Shonda Brock spent eight years in the United States Army, followed by 17 in medical sales before making the jump into running her own home care company at the age of 47. “Around my late 30’s and early 40’s I started to realize I had no vision of a career end-game,” Brock says. “I was doing well, I’d received promotions, but my gut was telling me I wouldn’t be able to retire in medical sales no matter what title or achievement I accomplished. I knew it wouldn’t be enough to secure my future. The industry was too fickle. Eventually I decided the answer was to run my own company.” Once she came to this decision, Brock spent a few years analyzing her professional strengths and weaknesses as well as what the market could bear to generate an income, and eventually landed on home care. “Now, as a CEO, I still worry about profitability and how it will contribute to retirement down the road, but I feel confident that it’s achievable and sustainable,” Brock says. “I feel better about my work overall, too—I enjoy what I do and I love the service I provide. The business is mine, and—most importantly—I have a vision for my future.”
Skill Set and Flexibility Trump Ageism
As much as making a career change fits the needs of older workers, and despite the fact that older people are active in the workforce more than ever before, the BLS points to data that shows ageism is still a real obstacle facing mid-life job seekers. In a study conducted by the Federal Reserve Bank of San Francisco, researchers found that the callback rate for sample job interviews was lower for older applicants across the board. In summary, from a pool of more 40,000 job applicant profiles, statistical evidence showed that job seekers 64-66 years of age experienced more age discrimination than job seekers aged 49-51, while older women experience more age discrimination in hiring than men do.
So does this suggest staying put at a job you already have as an older worker makes more sense than trying to start over with a new career? Not necessarily. The jobs applied for in the BLS-cited study were administrative assistant jobs for female job seekers, janitorial and security guard jobs for male job seekers, and retail sales positions for both genders. While obviously unfair and backwards, these are jobs where perception of appearance and physical ability are primed for age-related prejudice—which again speaks to the advantage of jobs that rely entirely on a learned skill set and that can be performed flexibly or remotely. Web developer skills, for instance, don’t discriminate. You either know how to code a website or you don’t. And the remote nature of jobs like web development mean that prospective employers may not even meet job seekers face-to-face—which doesn’t excuse ageism on the part of hiring managers, but it does put you in position to outperform expectations a prejudiced hirer might have in a more conventional office setting. Similarly, self employment allows you to rise and fall based on the ideas, skills, and entrepreneurship you to bring to market.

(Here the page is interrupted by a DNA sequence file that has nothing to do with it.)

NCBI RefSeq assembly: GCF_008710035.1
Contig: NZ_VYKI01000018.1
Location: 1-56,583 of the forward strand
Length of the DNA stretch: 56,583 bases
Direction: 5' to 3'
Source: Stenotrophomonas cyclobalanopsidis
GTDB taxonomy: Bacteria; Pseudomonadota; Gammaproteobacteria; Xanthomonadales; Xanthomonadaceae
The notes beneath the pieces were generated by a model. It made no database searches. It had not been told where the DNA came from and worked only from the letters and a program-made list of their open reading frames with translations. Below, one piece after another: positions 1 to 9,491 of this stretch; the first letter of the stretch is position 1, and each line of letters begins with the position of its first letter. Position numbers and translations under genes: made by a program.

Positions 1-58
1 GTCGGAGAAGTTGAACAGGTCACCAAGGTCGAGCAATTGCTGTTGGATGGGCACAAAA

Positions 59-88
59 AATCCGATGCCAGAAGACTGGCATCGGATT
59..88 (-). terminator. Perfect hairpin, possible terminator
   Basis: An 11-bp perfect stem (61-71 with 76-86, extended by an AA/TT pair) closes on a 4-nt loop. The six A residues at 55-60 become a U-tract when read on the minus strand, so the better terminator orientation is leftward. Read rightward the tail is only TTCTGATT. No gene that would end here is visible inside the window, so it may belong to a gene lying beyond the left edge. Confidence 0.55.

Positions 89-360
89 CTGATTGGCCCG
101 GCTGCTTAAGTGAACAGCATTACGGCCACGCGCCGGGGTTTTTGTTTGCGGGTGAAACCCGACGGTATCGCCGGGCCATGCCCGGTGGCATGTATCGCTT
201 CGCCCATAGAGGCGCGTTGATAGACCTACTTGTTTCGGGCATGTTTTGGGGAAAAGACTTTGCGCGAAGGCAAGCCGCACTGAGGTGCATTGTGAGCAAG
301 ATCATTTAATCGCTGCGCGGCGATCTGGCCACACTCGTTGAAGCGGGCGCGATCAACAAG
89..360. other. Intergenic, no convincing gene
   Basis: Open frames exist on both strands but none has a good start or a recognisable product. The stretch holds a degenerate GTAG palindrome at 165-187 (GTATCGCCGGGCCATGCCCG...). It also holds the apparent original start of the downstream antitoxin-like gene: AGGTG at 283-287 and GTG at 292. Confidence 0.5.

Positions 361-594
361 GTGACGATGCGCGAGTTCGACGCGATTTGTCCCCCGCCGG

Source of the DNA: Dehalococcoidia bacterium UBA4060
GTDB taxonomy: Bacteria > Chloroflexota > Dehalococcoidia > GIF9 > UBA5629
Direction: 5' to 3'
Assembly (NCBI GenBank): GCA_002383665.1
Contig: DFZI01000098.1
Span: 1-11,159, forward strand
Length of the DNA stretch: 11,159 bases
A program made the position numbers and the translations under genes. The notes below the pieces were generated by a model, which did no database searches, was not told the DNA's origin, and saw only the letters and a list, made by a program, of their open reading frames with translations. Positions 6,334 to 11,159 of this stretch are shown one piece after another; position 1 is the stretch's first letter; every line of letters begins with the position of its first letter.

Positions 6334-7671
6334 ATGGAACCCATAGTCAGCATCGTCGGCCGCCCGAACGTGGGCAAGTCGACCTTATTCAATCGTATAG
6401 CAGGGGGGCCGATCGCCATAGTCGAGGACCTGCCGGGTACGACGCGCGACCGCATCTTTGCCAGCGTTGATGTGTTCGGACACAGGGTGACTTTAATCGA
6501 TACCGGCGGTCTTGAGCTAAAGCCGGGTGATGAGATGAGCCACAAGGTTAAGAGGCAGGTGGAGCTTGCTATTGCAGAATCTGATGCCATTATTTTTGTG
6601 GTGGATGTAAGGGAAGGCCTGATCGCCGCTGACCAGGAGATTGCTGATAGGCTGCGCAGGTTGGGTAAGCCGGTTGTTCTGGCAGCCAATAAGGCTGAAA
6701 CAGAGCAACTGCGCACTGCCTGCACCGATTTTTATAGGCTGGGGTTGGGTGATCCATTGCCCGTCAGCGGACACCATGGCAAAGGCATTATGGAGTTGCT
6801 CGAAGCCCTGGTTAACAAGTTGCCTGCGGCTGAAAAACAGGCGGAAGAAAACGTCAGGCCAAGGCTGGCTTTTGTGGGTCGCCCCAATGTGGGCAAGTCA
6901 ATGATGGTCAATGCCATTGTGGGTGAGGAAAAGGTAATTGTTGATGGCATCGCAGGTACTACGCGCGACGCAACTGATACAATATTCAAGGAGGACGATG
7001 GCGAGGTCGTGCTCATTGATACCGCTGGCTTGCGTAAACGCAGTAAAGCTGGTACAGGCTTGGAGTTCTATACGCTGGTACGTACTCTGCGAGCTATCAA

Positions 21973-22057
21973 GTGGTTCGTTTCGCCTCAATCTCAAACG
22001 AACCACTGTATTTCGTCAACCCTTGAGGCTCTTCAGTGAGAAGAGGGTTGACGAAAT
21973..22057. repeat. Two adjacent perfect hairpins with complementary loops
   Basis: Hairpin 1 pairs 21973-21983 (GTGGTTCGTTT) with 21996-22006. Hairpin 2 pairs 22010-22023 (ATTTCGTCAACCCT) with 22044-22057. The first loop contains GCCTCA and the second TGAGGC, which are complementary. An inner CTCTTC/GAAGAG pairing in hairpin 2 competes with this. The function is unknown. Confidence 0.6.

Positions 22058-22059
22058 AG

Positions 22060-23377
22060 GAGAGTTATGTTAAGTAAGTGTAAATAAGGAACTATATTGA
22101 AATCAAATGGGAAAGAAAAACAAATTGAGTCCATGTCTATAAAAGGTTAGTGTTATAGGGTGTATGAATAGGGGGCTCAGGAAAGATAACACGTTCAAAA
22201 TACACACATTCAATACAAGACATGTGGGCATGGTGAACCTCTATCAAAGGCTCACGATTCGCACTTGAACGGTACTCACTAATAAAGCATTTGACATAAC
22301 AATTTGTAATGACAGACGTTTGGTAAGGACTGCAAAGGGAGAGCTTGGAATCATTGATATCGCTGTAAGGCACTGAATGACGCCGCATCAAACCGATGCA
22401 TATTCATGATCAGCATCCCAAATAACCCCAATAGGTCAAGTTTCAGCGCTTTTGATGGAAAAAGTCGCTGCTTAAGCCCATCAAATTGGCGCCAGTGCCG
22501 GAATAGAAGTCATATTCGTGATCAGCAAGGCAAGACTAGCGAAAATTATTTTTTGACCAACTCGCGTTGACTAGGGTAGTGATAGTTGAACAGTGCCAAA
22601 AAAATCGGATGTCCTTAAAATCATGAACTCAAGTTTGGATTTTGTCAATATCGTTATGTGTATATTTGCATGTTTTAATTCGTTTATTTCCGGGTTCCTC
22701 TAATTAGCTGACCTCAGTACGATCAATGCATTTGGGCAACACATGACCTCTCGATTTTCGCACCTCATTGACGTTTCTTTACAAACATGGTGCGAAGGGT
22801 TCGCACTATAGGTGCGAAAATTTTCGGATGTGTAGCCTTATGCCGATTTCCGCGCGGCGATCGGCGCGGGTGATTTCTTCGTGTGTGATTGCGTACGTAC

Lisa Wells worked for 20 years as an in-house staff publicist for brands like Reem Acra, Tumi, and Hickey Freeman before transitioning into owning her own consulting business six years ago. While her age never felt like a constraint to her, she started to face age-related challenges to her career around the time she turned 50. “I had been interviewing for a few months for a new staff position and found that I wasn’t getting anywhere,” Wells says. “I can’t help but think my age was the main reason I couldn’t find a new staff position when I started looking.” Some of Wells’ colleagues started to recommend her for consulting projects, which led her to start her own business, and hasn’t looked back. “For the most part, as a consultant, my age isn’t an issue.” Wells says. “I stand behind the work that I do for my clients and the accounts appreciate my hard work.”